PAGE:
Very Reverend Dr Peter Catt
Dean, St John's Anglican Cathedral, Brisbane
13 April 2017
A few years ago I had cause to caution a member of staff over bullying behaviour towards a colleague. Her first and immediate response was to contact professional standards and make a complaint about me; she alleged that I was bullying her. The complaint against me was dealt with and dismissed and in the fullness of time the employee left our staff.
That employee's tactic provides some insight into the way power dynamics can play out in our community. Over the past few weeks we have seen the Marriage Equality debate become the latest arena in which this power play is occurring.
Until the time of Jesus, most people believed that victims were deserving of their fate. Illness was understood to be a punishment and falling under the power of another a sign of faithlessness. This outdated way of dealing with victims is still used by some today when they talk of or to victims.
Victims of rape are told that they 'asked for it', domestic violence victims can be persuaded that they were the cause of their partner's outburst, those who are subjected to school yard bullying can be lead to believe that they attracted the attention of their oppressors, and the suffering we inflict on the people who are seeking asylum, now detained on Nauru and Manus, is justified using similar logic.
The story we encounter on Good Friday and Easter day confronts this. On Good Friday, Jesus became a victim of those who wielded political and religious power. He was executed unjustly. On Easter Sunday the world is turned on its head. The disciples encounter Jesus anew and the efforts of the powerful are unmasked. The victim is proclaimed as innocent.
For nearly 2000 years an alternative narrative, driven by the idea that the victim is innocent, has been seeping into our hearts and minds.
Our culture, even for those who do not claim allegiance to a church community, has been shaped by the new way of looking at victims. The victims are innocent. They are not the guilty parties. Our modern day interest in progressing and defending human rights is based on this understanding.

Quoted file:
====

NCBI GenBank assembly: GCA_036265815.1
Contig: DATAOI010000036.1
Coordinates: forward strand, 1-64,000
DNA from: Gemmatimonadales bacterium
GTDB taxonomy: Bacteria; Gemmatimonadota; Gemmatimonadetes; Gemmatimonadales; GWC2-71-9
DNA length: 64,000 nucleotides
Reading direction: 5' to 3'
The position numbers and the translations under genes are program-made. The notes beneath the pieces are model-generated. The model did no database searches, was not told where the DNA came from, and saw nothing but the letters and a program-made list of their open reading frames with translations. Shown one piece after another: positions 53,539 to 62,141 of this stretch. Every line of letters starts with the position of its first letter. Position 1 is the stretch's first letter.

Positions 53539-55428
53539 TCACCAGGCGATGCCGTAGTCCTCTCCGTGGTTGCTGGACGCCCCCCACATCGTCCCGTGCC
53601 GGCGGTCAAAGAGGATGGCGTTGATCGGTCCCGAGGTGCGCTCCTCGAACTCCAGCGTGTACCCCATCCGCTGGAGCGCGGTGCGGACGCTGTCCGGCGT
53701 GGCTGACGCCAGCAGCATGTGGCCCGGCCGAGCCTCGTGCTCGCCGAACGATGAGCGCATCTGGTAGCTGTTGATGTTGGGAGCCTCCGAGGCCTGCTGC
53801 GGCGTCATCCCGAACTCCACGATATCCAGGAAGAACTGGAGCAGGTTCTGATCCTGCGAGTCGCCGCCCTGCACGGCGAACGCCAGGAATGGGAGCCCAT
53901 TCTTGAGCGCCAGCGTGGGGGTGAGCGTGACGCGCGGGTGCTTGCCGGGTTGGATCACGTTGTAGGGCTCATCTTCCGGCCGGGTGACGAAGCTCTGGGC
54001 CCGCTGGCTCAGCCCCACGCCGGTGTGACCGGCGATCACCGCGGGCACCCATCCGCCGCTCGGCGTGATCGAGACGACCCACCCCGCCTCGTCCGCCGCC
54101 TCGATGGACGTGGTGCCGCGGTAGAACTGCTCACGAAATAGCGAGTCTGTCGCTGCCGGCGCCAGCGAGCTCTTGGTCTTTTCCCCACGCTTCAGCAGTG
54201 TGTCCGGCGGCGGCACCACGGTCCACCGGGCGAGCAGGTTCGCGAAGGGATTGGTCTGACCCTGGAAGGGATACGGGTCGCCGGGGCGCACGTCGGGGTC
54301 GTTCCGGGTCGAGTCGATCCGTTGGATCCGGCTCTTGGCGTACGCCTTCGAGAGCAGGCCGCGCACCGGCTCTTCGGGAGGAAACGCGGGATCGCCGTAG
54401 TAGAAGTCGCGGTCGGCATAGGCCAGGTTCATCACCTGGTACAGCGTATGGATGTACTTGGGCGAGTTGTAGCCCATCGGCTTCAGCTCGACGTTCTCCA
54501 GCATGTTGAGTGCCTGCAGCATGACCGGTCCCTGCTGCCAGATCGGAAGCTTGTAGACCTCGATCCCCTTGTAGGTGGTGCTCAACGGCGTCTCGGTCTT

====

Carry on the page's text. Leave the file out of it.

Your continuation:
Victims do not deserve their fate. The perpetrators have to be challenged. The system has to change.
As this narrative has found its way into our communal psyche it has led to different way of looking at those subject to the abuses of power. It has encourages us to empower the powerless, to provide the voiceless with a voice and to bring the invisible into our view.
Those who wield power never give up power easily. They can see that the Easter day narrative, with its focus on the innocence of the victim, gives a certain amount of power to victims. To be recognised as a victim is to have access to some degree of empowerment. It is the first step in giving one access to support, to the support of allies and the overturning of injustice.
As a result, some who wield power are beginning to seek ways to harvest this source of empowerment for themselves. They seek to proclaim themselves as victims or to label those who challenge them as perpetrators so that they can have access to the power that being a victim provides.
The bullying employee recognised this and sought to take the narrative of being bullied to herself. She wanted access to the power and protection that being the victim can provide.
For several months now, I have been observing this dynamic gathering steam within the marriage equality debate. Last week, Peter Dutton claimed that equality advocates had bullied businesses into supporting marriage equality and some Christians are claiming victim status. Most of these claims are light on when it comes to specifics and seem to reflect the fact that those against marriage equality are feeling vulnerable as they anticipate the certainty of marriage equality coming to Australia.
Not liking something doesn't make one a victim. Neither does another gaining equality with you. Loss of privilege and status and a changing world can make us feel vulnerable, but they do not make us victims. Genuine bullying needs to be called out in the marriage equality debate as in all aspects of our living. To claim the status of victim as a way to hold on to power diminishes the plight of those who are truly suffering and we need to call that out as well.
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This article was originally published on Sydney Morning Herald.